All in all, Street Figher IV feels like it was made to make you remember how much you used to love SF2. If you want to buy a good arcade stick or one of the SFIV-compatible control pads for the game, then Street Fighter IV is a lot of fun. You'll be able to pick up your old characters from 1991 almost immediately, figure out their new tricks, and beat the crap out of your friends for hours on end.
There are many reasons why Warhammer 40K: Dawn of War II could be considered a successful real-time strategy game. The game engine is capable of fine attention to detail, and the unit design is balanced in that each exhibits both strengths and flaws. The campaign mode has more than a few curveballs in store, with its almost RPG-like unit progression and non-linear mission structure. The multiplayer is the most traditional part of the entire game, and yet it still isn't quite like the genre's gameplay norm. The title is successful because it doesn't just try these new gameplay elements; it outright embraces them and makes it feel like the genre has simply been lacking them and been the worse for it. It's easy to find the quality in the title, though it is the authentic adaptation of the venerable tabletop game that really gives it style. For a game that tosses so many RTS conventions out the window, Dawn of War II is a surprisingly solid real-time strategy title that pretty much lays down the gauntlet for any game that follows in its wake.
Punch-Out!! is a must-have sports game on a system that doesn't really have many decent sports games. The graphics bleed with style, and the sound is a top-notch effort on the console. The controls are responsive enough, depending on which control scheme you use. While the multiplayer isn't something that will see much playtime, the lengthy single-player experience will ensure that this title is kept in rotation for quite some time. Punch-Out!! is definitely a worthy addition to any Wii gamer's library.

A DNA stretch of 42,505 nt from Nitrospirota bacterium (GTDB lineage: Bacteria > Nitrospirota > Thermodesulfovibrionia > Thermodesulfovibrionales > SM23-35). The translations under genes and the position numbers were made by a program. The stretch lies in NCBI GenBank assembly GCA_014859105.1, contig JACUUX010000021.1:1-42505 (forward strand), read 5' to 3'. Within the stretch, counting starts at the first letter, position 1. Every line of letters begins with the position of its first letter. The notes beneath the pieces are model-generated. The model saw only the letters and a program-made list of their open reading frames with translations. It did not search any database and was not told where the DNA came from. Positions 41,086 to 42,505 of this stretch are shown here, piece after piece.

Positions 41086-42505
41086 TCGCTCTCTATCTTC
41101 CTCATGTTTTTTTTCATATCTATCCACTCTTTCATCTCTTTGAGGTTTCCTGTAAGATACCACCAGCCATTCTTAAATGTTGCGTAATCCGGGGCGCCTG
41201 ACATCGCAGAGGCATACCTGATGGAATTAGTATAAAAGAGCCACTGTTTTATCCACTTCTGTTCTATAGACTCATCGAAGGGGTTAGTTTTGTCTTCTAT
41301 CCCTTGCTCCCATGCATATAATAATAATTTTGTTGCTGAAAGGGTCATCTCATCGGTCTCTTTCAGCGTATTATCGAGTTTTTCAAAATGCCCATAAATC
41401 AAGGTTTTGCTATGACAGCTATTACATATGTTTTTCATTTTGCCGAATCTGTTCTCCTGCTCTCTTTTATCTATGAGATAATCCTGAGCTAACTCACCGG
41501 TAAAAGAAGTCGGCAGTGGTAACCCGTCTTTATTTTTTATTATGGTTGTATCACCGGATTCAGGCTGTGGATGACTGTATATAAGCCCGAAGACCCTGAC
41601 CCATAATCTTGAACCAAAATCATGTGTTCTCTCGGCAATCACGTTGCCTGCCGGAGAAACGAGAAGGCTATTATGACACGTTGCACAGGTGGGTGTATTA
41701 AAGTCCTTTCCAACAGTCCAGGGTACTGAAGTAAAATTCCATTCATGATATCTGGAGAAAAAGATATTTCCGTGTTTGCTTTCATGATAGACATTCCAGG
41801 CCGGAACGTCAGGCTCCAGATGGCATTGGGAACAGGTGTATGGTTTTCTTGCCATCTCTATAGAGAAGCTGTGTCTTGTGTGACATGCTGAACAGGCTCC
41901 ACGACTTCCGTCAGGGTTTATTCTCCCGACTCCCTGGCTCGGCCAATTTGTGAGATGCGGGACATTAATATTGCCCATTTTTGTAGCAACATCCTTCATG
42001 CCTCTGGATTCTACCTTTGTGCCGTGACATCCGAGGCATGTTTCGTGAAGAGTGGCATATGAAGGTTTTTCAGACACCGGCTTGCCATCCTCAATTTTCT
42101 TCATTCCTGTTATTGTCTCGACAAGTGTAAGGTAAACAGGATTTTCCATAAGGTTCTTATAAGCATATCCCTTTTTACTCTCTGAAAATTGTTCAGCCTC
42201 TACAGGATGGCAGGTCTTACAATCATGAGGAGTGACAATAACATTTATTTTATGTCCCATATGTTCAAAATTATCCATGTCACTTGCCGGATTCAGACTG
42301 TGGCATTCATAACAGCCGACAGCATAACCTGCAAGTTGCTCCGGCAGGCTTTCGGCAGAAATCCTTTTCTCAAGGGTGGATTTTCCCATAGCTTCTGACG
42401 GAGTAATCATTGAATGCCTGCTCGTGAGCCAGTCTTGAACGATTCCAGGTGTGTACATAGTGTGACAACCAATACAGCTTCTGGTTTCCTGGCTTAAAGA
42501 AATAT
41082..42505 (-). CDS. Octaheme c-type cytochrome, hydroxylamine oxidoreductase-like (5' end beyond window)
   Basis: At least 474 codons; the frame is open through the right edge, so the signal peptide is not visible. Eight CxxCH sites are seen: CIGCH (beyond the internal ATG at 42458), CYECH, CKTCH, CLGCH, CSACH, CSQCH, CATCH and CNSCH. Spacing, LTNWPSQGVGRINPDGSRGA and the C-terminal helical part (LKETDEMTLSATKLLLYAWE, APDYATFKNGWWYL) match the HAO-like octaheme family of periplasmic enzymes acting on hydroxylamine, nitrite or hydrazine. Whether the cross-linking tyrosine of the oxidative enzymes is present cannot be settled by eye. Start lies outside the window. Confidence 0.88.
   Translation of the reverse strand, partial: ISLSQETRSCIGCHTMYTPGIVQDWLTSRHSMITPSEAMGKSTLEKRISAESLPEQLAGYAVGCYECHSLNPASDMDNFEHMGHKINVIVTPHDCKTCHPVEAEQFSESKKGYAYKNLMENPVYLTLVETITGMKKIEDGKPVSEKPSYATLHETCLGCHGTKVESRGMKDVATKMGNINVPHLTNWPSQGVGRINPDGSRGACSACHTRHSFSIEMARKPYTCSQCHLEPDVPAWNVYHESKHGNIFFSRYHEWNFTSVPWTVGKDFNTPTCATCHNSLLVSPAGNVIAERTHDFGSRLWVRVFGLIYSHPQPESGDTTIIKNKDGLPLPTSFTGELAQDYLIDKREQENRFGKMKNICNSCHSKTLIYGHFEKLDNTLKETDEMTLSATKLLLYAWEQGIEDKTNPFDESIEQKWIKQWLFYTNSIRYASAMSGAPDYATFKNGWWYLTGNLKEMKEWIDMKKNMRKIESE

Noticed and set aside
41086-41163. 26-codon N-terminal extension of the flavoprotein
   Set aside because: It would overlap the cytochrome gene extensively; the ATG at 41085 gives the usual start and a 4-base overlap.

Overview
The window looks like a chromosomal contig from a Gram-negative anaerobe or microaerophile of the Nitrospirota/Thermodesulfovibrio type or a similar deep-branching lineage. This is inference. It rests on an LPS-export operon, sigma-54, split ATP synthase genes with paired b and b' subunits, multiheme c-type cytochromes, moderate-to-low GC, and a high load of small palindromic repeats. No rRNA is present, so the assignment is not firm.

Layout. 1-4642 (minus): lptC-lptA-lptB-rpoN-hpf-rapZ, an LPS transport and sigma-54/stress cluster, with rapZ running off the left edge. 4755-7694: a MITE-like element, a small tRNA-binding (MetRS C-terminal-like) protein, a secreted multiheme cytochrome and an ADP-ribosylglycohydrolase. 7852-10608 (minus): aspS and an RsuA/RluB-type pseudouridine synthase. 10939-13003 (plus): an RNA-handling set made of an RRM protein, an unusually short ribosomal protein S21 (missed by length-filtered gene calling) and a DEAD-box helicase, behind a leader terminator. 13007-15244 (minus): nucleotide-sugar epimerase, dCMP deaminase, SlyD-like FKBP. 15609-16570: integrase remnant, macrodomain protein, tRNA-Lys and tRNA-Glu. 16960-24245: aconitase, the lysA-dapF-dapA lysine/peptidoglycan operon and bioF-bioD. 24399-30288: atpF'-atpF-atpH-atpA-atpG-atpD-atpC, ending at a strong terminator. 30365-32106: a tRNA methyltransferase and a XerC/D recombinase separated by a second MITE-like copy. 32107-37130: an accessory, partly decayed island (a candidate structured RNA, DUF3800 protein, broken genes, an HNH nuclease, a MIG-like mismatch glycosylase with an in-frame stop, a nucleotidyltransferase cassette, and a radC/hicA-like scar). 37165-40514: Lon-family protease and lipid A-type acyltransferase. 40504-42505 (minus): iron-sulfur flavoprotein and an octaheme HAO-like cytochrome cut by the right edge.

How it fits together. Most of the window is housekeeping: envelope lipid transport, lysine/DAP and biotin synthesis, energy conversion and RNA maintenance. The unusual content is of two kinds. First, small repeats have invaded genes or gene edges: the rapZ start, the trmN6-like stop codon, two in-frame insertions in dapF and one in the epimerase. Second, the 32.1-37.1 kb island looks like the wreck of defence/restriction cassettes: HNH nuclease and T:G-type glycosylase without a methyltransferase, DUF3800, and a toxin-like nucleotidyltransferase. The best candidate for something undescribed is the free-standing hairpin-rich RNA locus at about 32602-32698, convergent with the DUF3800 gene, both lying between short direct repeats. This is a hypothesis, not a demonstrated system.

Wii Sports Resort includes lots of opportunities to collect points and stickers and improve your in-game rank, but the lasting power of Resort will depend almost entirely on how engaging the games are, and how much of a blast you and your family and friends continue to have getting together for extra rounds. Most of these mini-games fit the bill.
If you're willing to take the time to learn Demon's Souls, it can become an exceptionally fulfilling experience. Making your way through the difficult dungeons is often exciting and fun, and it's tough to match the sense of satisfaction you get from crushing a boss or escaping a black phantom. The online capabilities really add a lot to the game; being able to call in other phantoms to help is a great idea, and the added tension that comes from fearing an invasion keeps the levels from becoming dull, even if you've already played through them multiple times. For those willing to put in the effort, Demon's Souls is perhaps the most rewarding RPG available on the PS3 and easily a must-have for any PS3 owner who doesn't mind a bit of difficulty and death.
'Splosion Man is one of the most enjoyable and unique platform games I've played in years. The gameplay is simple to pick up but full of complexities to master. The level design is consistently fun and rarely aggravating, and the game is forgiving enough that almost any gamer can eventually make his way through. There's also plenty here for hardcore gamers, with the time trials and Hardcore mode offering enough challenges to test even the most skilled gamers. Most importantly, the game drips with charm and humor, and it's a joy to watch and to play. For the price of a mere 800 Microsoft points, it's a real bargain as well. Anyone with an Xbox 360 really owes it to themselves to give this strange little platformer a try.